Robert Plant and Alison Krauss, "Raising Sand" (Rounder). The roaring mouthpiece of hard rock meets the heavenly voice of bluegrass somewhere between the craggy hollers of Appalachia and the forest depths of time immemorial.
Mary Gauthier, "Between Daylight and Dark" (Lost Highway). It matters not whether this singer-songwriter's often harrowing tales relate real-life situations or people -- the emotions they elicit are as genuine as humanly possible.
Steve Earle, "Washington Square Serenade" (New West). The Texas singer-songwriter offers his take on life in the big city in this New York-rooted excursion in which his skills as a social observer and commentator are equaled by his passion for the plight of the downtrodden or forgotten.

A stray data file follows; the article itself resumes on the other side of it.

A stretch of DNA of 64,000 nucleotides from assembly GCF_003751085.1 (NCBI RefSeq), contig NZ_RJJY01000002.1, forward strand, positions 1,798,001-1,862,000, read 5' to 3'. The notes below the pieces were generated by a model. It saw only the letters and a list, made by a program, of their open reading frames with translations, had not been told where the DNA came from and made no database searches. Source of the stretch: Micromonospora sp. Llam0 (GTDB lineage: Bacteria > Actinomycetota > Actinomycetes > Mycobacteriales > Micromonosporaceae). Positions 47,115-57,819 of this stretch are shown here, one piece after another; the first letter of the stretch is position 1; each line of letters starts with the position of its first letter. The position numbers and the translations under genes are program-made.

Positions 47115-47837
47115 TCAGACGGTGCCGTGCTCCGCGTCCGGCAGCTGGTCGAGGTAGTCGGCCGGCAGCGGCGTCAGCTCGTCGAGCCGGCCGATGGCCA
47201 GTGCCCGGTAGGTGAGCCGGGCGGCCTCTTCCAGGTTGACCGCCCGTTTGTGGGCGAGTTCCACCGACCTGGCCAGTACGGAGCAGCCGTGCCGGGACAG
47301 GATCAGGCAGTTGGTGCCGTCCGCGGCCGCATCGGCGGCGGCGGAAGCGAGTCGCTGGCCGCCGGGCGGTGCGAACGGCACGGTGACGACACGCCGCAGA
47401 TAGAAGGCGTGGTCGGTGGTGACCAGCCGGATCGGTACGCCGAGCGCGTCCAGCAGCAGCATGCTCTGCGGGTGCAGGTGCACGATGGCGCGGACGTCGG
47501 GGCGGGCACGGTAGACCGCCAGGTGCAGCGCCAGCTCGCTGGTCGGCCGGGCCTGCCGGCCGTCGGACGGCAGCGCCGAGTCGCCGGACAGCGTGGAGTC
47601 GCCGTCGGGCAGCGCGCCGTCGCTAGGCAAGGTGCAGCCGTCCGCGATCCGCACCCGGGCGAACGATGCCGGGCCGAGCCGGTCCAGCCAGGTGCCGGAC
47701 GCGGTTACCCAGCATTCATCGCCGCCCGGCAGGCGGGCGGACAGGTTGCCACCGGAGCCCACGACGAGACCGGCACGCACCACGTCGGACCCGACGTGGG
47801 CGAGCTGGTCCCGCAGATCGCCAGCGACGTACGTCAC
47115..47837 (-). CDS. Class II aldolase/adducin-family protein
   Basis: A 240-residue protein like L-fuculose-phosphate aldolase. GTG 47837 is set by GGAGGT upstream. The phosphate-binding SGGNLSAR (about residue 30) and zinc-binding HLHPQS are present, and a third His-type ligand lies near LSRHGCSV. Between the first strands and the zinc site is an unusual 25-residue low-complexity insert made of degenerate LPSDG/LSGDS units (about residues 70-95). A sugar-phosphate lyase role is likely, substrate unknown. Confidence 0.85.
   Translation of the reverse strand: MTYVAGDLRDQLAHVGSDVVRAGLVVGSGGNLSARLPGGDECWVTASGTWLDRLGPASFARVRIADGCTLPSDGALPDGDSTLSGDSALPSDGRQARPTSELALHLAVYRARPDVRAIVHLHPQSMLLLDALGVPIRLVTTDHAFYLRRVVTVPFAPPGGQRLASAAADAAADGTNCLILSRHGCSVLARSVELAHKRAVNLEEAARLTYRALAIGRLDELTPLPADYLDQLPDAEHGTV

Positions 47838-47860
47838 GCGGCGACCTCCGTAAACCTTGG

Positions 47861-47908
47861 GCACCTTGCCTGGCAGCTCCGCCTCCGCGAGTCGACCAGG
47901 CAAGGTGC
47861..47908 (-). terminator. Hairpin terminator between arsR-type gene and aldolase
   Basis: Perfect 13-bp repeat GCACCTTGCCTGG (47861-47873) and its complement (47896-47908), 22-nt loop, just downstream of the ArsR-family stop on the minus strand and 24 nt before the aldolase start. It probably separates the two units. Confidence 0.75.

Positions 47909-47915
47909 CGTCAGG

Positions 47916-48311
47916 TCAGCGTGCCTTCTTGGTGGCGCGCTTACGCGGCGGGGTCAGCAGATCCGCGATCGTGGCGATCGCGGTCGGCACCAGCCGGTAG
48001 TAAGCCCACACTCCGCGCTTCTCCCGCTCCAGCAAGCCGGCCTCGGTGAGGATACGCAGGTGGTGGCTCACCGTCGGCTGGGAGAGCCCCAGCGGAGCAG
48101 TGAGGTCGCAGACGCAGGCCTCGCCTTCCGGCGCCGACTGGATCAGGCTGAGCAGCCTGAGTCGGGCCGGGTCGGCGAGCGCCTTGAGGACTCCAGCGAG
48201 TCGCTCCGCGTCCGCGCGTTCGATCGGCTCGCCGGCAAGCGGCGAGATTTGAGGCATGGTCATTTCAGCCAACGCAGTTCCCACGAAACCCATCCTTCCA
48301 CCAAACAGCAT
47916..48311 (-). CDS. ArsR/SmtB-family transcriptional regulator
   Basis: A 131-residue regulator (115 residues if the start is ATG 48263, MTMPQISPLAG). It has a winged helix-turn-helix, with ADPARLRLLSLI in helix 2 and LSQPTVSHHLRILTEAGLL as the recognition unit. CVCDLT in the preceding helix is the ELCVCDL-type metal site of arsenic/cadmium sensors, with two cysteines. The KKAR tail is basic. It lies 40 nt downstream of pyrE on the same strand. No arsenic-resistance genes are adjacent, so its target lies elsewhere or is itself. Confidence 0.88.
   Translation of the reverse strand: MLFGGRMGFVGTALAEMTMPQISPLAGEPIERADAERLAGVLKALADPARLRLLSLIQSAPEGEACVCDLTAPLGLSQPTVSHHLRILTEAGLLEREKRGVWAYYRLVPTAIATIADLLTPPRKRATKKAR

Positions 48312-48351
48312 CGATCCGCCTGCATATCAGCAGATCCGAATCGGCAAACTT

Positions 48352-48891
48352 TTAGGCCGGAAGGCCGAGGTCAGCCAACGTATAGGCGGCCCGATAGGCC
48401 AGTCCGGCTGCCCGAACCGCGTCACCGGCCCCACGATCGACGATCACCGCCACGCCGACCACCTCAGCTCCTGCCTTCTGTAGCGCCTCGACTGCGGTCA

Porter Wagoner, "Wagonmaster" (Anti-). This Grand Ole Opry stalwart died in October, but he couldn't have gone out on a better note than this lively and moving swan song shepherded by his friend and collaborator Marty Stuart.
Merle Haggard, "The Bluegrass Sessions" (McCoury Music). Country's greatest living poet surrounds himself with fiddles, mandolins and acoustic guitars in a tradition-minded outing that is up to the minute in his social critiques and timeless in his takes on the human condition.